Saskatchewan

Return to Prince Albert, Sask. with bronze is 'the cherry on top' for Paralympian Brittany Hudak

Brittany Hudak, a cross-country skier from Prince Albert, Sask., travelled to Pyeongchang, and came home with a bronze medal in the 12.5 km standing biathlon

Cross-country skier still finds it hard to believe she achieved a podium finish at her second Games

Brittany Hudak says in the week since she's returned from competing at the Pyeongchang Paralympics, she still has moments where she's amazed she came home with a bronze medal. (Submitted by Brittany Hudak)

Nearing the last lap of her long biathlon race, Brittany Hudak heard the yelling.

Her coach and staff shouted at her — she was only ahead by two seconds to her closest competitor — with a third place position in the Pyeongchang Paralympics in the offing.

"So it was literally turning the brain off and skiing as fast as I could to get to the finish," said Hudak, a cross-country skier from Prince Albert, Sask.

She had been focusing on shooting cleanly and skiing consistently during the 12.5km standing biathlon, and could feel the race going well.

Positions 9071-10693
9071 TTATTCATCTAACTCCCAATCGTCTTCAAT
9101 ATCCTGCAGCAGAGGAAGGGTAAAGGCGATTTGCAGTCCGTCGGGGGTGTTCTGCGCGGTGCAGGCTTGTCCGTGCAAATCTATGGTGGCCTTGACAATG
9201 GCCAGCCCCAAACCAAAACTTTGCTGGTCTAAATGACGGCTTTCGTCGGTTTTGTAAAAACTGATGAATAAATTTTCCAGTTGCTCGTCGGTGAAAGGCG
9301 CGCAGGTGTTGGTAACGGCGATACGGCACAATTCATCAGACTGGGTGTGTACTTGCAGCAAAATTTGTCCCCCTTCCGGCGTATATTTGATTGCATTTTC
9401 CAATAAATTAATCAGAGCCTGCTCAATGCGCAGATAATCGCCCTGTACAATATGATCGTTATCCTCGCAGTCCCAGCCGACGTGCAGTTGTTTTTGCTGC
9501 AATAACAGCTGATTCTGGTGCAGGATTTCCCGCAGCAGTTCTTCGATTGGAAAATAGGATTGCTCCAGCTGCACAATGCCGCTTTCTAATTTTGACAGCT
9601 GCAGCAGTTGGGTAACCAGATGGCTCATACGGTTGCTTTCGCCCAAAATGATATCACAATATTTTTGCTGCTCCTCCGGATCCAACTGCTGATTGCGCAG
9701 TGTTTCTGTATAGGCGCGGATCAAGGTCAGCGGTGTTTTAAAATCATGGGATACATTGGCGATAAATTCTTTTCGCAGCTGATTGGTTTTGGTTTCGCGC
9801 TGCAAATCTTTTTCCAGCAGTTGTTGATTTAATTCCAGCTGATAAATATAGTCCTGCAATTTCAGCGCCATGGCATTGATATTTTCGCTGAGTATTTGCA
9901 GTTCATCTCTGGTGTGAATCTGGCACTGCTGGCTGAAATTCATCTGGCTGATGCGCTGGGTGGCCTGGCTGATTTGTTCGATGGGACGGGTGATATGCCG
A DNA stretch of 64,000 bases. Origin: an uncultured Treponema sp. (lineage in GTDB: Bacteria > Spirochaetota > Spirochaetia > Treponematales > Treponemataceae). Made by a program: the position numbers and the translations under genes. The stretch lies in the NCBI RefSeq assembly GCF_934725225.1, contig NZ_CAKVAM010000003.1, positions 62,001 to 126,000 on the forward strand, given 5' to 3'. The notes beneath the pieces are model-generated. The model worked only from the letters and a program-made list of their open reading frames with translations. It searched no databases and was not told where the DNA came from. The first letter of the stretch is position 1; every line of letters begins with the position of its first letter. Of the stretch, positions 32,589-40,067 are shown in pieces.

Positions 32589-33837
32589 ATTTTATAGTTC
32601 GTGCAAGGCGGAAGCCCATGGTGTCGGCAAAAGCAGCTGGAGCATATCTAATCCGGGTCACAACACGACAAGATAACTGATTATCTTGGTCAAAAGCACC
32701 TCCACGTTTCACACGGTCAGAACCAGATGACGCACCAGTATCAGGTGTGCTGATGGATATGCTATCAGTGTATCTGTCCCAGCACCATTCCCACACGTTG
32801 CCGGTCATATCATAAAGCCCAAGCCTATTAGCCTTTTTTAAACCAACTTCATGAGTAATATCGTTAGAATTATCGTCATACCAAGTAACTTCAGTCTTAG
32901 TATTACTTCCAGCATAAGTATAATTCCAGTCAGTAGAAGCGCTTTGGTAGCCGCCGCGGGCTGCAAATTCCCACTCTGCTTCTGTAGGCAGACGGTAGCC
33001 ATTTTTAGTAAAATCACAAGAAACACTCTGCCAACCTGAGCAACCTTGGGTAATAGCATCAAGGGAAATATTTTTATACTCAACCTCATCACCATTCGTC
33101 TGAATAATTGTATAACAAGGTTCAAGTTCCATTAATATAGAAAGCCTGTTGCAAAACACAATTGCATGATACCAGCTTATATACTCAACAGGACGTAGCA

She crossed the finish line and laid down, just waiting for the final competitors to complete the race. When the Russian athlete finished second, and Hudak found she was still in third position, she felt a feeling of shock pass over her.

"I was hoping that I could say I had podium potential at the Games. When it happens, it's actually a totally different feeling," she said.

Hudak found herself surrounded by her excited team, and then swept into the media pit to talk to reporters.

"It was definitely a surreal moment," she recalled.

A group was on hand to welcome Brittany Hudak and her fellow Paralympian athletes arriving back home at the Calgary airport this week, including a surprise victory, her father Dave Hudak. (Submitted by Brittany Hudak)

Pyeongchang 2018 marked Canada's most successful showing at the Paralympics, with athletes winning 10 goal medals, and 19 medals overall.

While veteran athletes like Mark Arendz, Brian McKeever, and Chris Klebl performed well, Hudak noted several Canadian skiers exceeded expectations.

"It's amazing to see for our program. We've got developing athletes and world-class athletes out there that can bring home medals," she said.

Next up for the Canmore-based skier is a return this April to her home community in Prince Albert, where she first began skiing.

It's the "cherry on top" of winning she says, knowing people in Prince Albert will be there as they always have, supporting her and cheering her victory.

Perhaps by then, it will all have sunk in. But for now, she's still in disbelief.

"It just really some days hits me — I can't believe I actually came home with a medal."

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